Ecky thump is an ancient Lancastrian martial art. Particular to women of a certain age, practitioners operate by spinning on one of their 1 inch heeled black shoes. Heavy handbags are swung in an arc which coincides with the opponent’s head. If the bag does not contain enough weight in and of itself, a half brick or helping of coal may be introduced, to obtain the necessary gravitas. When the weapon connects, the war cry or kai of the aggressor is what gives the sport its name. The response, by way of submission is, of course, “Give over wi’ your bother.” When a referee is called in, the phrase of mediation is “’Ave a care.” The general idea is to incapacitate your adversary before they can beat you to the bargains. The beauty of the game in the hands of an expert is that few contusions are visible upon your antagonist, which may be photographed and produced as evidence in a court of law.
Ilex aquifolium (holly) ‘Silver King’
As promised before, I’ve been on the road to suss out seasonal bargains. Along the route to Preston, there are any number of nurseries and garden centres but Sooty’s is one of my favourites for good quality plants at decent prices. The main sale starts in October, when the current year’s stock including many containers, is flogged at half price. Sadly I missed the early deals but last weekend I made good my lack. If you want colour for a particular time of year, that is the moment to hit the shops with eyes peeled and pulses pounding. My front garden is currently tidy but charmless, so I bought cyclamen, double primulas and a Mahonia to cheer up a dull corner. I got a wonderful heavy pot for the conservatory for twenty-five quid (down from £50) which Attila steered to the car, with me running around him in circles peeping “Don’t chip it, don’t drop it, is it safe for the journey home?”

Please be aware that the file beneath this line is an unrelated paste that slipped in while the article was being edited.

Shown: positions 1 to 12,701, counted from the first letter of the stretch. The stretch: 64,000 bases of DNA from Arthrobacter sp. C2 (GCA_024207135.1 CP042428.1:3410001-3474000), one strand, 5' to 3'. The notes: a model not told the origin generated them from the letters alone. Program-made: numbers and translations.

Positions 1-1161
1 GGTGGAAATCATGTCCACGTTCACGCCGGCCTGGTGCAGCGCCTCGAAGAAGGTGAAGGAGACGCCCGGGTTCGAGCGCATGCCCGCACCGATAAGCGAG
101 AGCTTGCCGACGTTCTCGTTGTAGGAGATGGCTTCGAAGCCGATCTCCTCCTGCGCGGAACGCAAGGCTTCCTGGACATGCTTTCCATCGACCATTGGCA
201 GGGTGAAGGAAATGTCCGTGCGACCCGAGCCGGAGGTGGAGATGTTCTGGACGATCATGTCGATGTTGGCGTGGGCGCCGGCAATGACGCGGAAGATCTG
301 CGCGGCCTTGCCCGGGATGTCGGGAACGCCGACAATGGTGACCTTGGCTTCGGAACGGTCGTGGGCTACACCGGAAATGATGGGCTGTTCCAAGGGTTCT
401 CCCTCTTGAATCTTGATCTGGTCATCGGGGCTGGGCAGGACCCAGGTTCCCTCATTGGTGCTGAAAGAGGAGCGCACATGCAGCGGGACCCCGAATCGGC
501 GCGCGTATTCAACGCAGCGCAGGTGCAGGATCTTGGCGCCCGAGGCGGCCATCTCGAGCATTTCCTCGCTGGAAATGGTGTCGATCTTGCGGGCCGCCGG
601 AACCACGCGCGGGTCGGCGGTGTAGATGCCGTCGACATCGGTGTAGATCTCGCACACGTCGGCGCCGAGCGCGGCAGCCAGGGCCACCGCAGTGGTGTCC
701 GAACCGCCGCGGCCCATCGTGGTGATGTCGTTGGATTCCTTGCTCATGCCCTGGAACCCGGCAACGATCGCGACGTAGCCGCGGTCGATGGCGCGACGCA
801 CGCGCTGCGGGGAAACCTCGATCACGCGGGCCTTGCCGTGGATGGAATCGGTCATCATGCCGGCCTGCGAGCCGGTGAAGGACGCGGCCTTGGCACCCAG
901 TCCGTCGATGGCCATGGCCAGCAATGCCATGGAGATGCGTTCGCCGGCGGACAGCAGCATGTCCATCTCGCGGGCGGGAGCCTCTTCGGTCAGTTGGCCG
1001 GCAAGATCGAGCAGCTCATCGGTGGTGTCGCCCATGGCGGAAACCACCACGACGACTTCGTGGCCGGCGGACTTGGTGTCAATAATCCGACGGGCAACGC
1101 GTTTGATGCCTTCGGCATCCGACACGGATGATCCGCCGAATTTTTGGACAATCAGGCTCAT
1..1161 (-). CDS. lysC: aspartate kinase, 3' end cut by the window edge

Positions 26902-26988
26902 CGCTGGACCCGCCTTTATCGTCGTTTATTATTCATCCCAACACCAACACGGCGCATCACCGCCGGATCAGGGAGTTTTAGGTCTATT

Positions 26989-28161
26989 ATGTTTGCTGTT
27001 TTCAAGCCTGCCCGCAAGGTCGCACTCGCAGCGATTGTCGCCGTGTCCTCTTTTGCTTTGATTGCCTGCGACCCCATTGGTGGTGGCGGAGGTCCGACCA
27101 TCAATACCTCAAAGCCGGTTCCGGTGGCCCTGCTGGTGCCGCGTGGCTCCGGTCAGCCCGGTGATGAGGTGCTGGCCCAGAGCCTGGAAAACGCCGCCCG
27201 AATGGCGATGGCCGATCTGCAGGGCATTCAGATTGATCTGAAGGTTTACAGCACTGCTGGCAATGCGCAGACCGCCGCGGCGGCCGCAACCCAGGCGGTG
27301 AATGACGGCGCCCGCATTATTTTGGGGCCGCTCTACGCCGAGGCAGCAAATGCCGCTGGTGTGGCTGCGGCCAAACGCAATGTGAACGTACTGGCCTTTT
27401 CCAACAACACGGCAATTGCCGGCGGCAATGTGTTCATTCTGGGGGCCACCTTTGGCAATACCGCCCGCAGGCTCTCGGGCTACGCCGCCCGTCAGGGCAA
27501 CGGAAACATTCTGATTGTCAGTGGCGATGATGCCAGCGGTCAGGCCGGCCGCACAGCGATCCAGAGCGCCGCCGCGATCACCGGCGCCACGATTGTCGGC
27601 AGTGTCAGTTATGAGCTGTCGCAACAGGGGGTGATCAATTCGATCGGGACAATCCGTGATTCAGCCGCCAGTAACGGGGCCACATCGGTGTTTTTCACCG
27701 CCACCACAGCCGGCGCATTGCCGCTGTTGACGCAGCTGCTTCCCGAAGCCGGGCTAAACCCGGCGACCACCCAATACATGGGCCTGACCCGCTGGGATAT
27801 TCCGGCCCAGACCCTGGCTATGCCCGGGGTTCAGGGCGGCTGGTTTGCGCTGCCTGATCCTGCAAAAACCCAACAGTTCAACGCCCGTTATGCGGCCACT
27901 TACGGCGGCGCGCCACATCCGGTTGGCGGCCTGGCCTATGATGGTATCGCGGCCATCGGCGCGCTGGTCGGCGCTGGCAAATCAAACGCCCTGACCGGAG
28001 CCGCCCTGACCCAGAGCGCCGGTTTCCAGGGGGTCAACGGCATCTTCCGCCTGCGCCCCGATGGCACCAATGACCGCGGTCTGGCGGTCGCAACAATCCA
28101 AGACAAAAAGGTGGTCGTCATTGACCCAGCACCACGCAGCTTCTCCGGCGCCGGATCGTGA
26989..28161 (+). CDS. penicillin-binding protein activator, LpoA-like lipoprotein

Skimmia ‘Magic Marlot’
One thing that I have learned from many years of horticulture and shopping is not to buy anything that is dying, recently deceased or dead as a can of spam. You would not believe the hours that I have spent crouched over a collection of sticks, certain that if I give enough love and care, they will burst into green growth, festooned with flowers in gratitude for my perseverance. It’s happened twice, well, once if I’m honest. Thus I spurned the offer of gnarled brown stems for free, despite the nagging voice in my head which told me perhaps this time… Some sale items will be better planted in the spring; if they are stuffed in the ground now, they may droop under the assault of frost and snow, long before they can establish any roots. I over winter such specimens without messing with them, restricting myself to keeping them from drying out. Beneath surly skies the colour of a three day old bruise, I put the rest of my booty in the soil and watered everything thoroughly, despite the promise of a downpour to come.
Euphorbia amygdaloides var. robbiae (Mrs Robb’s bonnet)
Since I was not present for the real rummage, I had the shop to myself. The staff are knowledgeable, helpful and friendly and I came away delighted with my purchases. All of the expert hagglers were elsewhere, tussling for televisions and toasters so I didn’t need medical attention, nor did I have to rinse my boots, bag or umbrella after my own enthusiastic participation in the scrum. I have no black eyes, lumps, bumps or abrasions but you can’t win everything.